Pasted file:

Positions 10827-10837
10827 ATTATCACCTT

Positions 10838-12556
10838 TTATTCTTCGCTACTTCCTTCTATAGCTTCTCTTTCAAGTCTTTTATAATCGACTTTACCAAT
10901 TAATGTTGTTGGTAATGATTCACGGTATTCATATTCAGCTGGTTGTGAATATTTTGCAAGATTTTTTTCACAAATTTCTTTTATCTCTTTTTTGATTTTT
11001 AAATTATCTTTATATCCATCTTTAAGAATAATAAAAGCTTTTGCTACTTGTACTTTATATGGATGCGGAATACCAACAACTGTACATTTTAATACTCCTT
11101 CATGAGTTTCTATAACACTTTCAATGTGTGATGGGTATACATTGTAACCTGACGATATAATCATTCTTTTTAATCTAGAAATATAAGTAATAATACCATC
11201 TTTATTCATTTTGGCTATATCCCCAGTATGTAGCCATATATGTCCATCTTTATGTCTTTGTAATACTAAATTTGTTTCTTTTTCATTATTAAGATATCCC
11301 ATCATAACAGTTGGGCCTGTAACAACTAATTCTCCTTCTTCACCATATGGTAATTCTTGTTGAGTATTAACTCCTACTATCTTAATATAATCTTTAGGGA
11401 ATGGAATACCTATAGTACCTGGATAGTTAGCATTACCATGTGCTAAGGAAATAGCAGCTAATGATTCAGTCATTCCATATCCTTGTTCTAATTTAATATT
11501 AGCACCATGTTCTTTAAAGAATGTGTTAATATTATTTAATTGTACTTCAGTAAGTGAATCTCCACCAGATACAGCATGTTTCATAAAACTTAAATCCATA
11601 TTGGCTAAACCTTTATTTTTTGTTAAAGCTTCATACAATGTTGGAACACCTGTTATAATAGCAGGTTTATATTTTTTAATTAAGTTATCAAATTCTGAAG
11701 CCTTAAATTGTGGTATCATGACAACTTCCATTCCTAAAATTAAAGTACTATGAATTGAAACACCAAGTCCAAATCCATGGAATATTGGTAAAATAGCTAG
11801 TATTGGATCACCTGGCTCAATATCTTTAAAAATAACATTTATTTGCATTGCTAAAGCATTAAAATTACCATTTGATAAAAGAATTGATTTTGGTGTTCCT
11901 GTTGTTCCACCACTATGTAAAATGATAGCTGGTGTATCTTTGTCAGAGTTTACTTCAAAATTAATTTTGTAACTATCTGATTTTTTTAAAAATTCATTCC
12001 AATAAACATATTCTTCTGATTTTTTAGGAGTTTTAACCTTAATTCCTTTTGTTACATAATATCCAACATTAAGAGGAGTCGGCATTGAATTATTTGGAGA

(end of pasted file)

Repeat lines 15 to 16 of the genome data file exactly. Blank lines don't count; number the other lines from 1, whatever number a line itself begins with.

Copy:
11901 GTTGTTCCACCACTATGTAAAATGATAGCTGGTGTATCTTTGTCAGAGTTTACTTCAAAATTAATTTTGTAACTATCTGATTTTTTTAAAAATTCATTCC
12001 AATAAACATATTCTTCTGATTTTTTAGGAGTTTTAACCTTAATTCCTTTTGTTACATAATATCCAACATTAAGAGGAGTCGGCATTGAATTATTTGGAGA